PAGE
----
DL: What made you want to start A Small Orange?

Tim: I had my own hosting, but wanted to do some things on a dedicated server that I couldn’t do on shared. However, I didn’t want to pay for it… So, I split one server initially among a group of people, and then later that split into two (Beta and Gamma). Once people started saying how good a job I was doing with the server, I decided to whip it up into a business along with some software I was working on at the time.

DL: Why “A Small Orange”?

Tim: It’s simply my AIM screen name. A long time ago, when I was picking a new name, I wanted one that didn’t have the usual lolomggrrrl1969 style. So, I poked around and found one that was simply a short phrase: a small orange. That’s sort of stuck around since then. Plus, it’s a unique enough company name to get attention solely based on people’s reactions to it. It’s always fun to see threads on WebHosting Talk that say “What do you think of a small orange?”

DL: A Small Orange isn’t so small any more; could you give us some idea as to how big ASO is now?

Tim:That’s actually an interesting question because it’s so relative. Even Godaddy, as the biggest host in terms of number of domains, has only 11% of the domains registered under it’s control. Further down the chain, someone like Dreamhost has 0.44% and Site5 has 0.055%. We’ve actually got 0.0177% of the market right now, but that’s actually very good. In terms of the numbers, we’ve got over 5000 active clients and over 7500 active hosting accounts (some people order more than one). We’re getting right around 20-25 new orders per day. Probably the most impressive part of those numbers is that we’ve done no advertising to get them. Every one of our sales is based on the recommendations of another customer. That saves us a ton of money that can be put to good use elsewhere and let’s us know if we’re doing a good job or not.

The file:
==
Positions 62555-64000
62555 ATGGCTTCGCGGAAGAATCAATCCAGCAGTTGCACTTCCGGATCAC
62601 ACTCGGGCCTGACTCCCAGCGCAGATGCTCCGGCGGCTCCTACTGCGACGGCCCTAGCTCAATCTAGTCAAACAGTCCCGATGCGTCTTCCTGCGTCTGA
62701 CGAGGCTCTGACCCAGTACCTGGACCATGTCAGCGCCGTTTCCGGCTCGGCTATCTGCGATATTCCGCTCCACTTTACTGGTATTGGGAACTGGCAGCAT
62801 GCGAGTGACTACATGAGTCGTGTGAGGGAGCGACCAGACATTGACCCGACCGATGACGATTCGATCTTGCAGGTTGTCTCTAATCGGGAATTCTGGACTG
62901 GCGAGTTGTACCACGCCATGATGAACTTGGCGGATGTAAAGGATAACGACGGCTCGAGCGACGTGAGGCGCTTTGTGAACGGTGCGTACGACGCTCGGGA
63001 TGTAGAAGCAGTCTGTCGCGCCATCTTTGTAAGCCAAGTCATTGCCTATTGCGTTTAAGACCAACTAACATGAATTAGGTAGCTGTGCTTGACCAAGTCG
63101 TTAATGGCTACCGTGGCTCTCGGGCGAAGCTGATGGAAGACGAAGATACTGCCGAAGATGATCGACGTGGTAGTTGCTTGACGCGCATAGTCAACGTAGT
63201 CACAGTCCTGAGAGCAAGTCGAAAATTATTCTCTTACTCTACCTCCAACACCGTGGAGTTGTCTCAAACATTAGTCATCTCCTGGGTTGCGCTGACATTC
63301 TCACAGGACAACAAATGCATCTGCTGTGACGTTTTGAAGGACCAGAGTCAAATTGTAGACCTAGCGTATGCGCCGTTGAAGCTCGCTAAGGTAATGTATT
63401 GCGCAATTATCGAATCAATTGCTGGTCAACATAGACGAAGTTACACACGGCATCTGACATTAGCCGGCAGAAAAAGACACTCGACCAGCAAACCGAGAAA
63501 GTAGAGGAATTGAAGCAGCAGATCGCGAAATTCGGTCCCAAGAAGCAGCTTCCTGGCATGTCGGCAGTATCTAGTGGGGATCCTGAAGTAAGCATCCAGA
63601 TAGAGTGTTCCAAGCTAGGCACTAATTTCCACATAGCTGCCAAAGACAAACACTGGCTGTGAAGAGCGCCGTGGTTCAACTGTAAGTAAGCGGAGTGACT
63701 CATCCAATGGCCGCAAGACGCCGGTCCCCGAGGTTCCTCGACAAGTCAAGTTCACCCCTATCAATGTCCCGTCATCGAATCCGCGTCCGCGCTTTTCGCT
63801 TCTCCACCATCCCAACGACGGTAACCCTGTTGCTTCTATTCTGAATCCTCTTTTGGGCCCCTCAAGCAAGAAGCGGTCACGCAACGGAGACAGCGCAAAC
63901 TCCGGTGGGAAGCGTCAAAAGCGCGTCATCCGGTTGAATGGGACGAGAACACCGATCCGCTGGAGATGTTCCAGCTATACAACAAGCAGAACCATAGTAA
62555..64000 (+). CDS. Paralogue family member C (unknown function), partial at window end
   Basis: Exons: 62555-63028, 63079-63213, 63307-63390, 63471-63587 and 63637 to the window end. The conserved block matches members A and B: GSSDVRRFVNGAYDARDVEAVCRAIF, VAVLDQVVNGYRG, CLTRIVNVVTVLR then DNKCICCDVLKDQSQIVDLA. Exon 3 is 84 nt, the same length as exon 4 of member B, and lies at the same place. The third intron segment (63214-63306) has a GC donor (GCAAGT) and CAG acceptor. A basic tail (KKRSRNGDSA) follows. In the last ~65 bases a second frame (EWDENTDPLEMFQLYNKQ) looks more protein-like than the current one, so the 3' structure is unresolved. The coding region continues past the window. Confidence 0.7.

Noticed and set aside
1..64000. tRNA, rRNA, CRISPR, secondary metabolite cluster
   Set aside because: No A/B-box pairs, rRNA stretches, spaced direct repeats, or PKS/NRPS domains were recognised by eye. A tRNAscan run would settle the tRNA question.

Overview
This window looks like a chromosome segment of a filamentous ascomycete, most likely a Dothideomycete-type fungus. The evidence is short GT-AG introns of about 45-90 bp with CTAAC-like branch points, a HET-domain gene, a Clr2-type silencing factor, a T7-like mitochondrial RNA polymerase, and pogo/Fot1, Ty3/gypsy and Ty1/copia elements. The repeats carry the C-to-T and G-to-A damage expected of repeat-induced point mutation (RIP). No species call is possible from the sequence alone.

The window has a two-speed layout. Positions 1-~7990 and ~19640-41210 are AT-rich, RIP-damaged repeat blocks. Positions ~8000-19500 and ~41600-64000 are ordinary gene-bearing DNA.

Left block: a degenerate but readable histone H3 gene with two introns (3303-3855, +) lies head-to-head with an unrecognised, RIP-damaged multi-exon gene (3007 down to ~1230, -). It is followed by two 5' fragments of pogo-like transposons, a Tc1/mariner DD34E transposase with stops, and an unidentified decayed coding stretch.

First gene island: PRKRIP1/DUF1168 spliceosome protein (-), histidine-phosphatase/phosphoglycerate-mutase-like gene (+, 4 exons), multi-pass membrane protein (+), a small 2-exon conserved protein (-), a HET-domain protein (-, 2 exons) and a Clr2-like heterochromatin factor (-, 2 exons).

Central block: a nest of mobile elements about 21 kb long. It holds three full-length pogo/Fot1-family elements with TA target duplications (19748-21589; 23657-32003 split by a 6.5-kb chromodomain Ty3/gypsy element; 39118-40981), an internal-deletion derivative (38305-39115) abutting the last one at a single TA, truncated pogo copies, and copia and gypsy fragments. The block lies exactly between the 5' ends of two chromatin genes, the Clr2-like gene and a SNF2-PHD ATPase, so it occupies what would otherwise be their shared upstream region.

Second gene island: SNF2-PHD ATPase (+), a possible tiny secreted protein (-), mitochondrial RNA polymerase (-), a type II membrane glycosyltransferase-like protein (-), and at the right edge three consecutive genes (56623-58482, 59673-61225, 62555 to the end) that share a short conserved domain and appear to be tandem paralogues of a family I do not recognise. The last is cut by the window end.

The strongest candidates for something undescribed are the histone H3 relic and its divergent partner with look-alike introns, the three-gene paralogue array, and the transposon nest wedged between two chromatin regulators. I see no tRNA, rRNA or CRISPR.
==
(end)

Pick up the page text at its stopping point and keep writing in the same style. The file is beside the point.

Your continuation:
DL: Why do you think (most of) your customers are so loyal to your brand?

Tim: We actually pay attention to them! We’ve got a terrific community of people on our forums that help each other out and let us communicate with everyone in a more casual setting than the ticket system. Too many hosting businesses are run with a sort of “set it and forget it” attitude and don’t really interact with their customers unless they have to. We figure it pays to actually